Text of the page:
But protesting is a fruitless exercise. It ensures that your last memory of a game will be an effort to turn back the tide, a heroic failure at best and a regular failure at worst. When you're talking about a game that you've really invested yourself in, both you and the game deserve something better.

My recommendation is to do what the development team usually does in these situations -- pull out the stops. Go all-out with stuff that you wouldn't normally touch. Make the last few months something to remember.

Into roleplaying? Do the stories you could never do before. Let yourself have events where characters die permanently, where long-standing issues get resolved, where you can bring all of your threads to a satisfying conclusion. Take your pictures and point to them later with the knowledge that you wrapped things up just the way you always wanted, that you had a character who started at the beginning and came to a definite conclusion.

PvP? Challenge yourself. Don't play it safe; don't keep fighting battles that you're fairly certain you can win. Start picking fights that you think you'll lose. Start going out in a blaze of glory, trying experiments with builds and approaches that were always in your mind but never quite saw the light of day. PvE? Head for the fight you could never win and figure out how to take it down. Search for those quests and achievements far off the beaten path so you can say in the end that you did manage to complete them.

Take some extra time with your chosen games. The other games you're playing are still going to be there. Heck, if you have the opportunity, go ahead and take a day or two off to really sink into the game the way you haven't done since launch. (You've done it and we all know it. It's fine.) Find the corners of the game world that you're going to miss when they're gone and try to engrave them in your memory as best you can. Revel in the experience.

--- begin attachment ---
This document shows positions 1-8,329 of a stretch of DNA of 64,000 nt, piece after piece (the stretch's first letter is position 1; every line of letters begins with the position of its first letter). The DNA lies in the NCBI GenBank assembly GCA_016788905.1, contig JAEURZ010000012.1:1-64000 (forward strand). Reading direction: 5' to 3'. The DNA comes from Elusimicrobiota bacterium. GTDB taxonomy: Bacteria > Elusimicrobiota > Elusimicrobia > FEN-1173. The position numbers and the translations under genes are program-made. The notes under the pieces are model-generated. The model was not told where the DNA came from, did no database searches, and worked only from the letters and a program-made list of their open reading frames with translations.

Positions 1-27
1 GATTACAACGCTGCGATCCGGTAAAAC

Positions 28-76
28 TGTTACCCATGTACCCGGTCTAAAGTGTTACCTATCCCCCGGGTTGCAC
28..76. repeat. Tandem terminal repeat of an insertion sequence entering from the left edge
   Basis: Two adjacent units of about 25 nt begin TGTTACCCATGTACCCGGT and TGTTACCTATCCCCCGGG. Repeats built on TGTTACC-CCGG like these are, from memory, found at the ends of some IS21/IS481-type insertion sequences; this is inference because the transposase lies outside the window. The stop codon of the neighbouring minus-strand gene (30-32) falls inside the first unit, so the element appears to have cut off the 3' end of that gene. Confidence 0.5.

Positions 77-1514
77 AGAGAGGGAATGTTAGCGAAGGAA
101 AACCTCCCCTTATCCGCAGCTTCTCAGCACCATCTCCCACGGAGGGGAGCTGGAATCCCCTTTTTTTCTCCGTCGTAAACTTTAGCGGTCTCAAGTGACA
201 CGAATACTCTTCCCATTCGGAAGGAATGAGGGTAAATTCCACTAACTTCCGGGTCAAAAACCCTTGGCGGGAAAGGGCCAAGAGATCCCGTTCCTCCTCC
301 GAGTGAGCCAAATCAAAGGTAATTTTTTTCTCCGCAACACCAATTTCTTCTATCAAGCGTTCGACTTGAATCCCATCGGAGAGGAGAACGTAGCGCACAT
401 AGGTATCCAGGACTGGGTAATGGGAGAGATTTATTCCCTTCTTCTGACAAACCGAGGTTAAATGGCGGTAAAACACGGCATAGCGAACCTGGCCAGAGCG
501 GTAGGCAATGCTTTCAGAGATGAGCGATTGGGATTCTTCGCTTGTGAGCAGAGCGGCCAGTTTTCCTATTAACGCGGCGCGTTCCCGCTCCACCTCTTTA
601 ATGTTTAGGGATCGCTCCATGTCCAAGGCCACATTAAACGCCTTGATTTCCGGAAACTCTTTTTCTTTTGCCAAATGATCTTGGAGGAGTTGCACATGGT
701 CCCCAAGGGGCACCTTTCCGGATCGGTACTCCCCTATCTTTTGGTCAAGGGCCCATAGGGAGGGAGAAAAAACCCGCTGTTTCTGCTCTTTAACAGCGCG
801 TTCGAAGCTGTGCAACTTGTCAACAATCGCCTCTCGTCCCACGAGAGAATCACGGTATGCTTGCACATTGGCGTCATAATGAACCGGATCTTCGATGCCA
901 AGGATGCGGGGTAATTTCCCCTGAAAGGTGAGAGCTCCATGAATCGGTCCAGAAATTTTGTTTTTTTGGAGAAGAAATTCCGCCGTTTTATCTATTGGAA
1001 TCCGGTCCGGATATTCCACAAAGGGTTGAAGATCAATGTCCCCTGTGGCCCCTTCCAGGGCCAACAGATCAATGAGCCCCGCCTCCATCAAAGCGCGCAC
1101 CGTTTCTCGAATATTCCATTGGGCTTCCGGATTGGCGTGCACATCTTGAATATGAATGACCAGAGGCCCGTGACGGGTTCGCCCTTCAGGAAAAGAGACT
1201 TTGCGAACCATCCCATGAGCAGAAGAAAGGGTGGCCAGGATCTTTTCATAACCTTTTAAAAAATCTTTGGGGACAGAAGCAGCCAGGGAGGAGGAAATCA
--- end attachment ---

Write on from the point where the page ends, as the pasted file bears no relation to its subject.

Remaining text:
That's what every MMO is, in the end -- an experience. No MMO will truly last forever, not even Ultima Online, which is still chugging away. Generally, we don't know when our experiences will end, but the fact that we know our favorite MMO is going away tends to prompt a sort of panicked behavior. It's that sense that there has to be more to experience, that it can't go away now.

And in some ways, you're right. There is more to see. And the time to see it and have those experiences is right now, while it's still here, before it goes away. Instead of fighting to make sure it doesn't go away, fight to see everything you can. Turn that effort to deriving the most you can for as long as possible.

How do you enjoy a game that you know is on its way out? The same way you know, vaguely, you should have always been enjoying it: by diving in with both eyes open.

Everyone has opinions, and The Soapbox is how we indulge ours. Join the Massively writers every Tuesday as we take turns atop our very own soapbox to deliver unfettered editorials a bit outside our normal purviews. Think we're spot on -- or out of our minds? Let us know in the comments!

This article was originally published on Massively.